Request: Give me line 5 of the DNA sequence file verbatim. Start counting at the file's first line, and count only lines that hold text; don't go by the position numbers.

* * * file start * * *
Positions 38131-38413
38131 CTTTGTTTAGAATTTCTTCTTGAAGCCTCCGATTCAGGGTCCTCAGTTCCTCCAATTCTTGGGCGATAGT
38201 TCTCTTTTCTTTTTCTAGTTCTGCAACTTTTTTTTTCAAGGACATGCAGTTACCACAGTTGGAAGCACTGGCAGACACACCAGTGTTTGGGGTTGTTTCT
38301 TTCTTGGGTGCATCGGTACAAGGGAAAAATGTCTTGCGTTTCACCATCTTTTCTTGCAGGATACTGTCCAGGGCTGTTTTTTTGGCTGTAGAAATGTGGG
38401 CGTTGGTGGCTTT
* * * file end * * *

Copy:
38401 CGTTGGTGGCTTT